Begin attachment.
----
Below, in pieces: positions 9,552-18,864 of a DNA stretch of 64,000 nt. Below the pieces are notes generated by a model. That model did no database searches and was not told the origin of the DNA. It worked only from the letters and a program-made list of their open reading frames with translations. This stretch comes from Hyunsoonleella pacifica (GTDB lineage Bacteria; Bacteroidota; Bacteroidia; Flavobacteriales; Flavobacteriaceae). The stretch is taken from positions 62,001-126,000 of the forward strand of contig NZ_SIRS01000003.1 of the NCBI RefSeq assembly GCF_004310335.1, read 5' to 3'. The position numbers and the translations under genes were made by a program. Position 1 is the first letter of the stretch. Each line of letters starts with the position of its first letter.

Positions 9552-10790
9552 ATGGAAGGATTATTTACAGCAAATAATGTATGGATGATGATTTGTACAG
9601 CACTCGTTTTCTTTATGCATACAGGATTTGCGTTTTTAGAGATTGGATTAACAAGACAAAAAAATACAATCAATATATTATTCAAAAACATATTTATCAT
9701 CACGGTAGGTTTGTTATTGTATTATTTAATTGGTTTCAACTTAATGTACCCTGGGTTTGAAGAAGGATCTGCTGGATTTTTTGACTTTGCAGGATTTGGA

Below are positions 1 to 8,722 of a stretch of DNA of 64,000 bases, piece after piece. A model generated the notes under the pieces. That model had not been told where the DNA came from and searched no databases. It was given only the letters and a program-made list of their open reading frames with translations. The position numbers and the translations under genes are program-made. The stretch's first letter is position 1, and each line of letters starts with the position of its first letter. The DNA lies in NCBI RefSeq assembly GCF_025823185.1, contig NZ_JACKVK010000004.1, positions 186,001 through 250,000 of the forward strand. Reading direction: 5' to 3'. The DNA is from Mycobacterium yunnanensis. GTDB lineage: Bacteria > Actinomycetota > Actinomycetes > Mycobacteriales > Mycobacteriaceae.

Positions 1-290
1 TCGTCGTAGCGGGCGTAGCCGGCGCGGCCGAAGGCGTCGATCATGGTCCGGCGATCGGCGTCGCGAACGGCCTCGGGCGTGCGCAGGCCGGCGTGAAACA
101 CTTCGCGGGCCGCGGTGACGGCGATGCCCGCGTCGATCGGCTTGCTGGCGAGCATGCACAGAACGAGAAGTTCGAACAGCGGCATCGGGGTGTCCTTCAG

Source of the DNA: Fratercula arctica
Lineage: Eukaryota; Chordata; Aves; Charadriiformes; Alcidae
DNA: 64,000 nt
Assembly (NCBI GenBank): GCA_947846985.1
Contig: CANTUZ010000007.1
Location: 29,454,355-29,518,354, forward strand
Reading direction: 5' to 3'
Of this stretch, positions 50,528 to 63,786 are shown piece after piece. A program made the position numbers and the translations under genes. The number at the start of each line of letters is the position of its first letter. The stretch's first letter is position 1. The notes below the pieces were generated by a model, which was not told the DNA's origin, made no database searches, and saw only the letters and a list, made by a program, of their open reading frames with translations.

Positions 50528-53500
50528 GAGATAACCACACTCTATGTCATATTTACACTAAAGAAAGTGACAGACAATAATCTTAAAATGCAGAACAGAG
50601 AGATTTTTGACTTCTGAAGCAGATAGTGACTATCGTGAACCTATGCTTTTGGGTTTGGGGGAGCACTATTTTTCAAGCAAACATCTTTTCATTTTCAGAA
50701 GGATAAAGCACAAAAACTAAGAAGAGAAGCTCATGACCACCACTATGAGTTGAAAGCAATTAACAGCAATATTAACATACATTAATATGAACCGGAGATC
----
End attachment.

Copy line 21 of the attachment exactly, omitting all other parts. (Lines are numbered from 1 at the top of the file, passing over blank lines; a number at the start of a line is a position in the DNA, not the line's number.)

50701 GGATAAAGCACAAAAACTAAGAAGAGAAGCTCATGACCACCACTATGAGTTGAAAGCAATTAACAGCAATATTAACATACATTAATATGAACCGGAGATC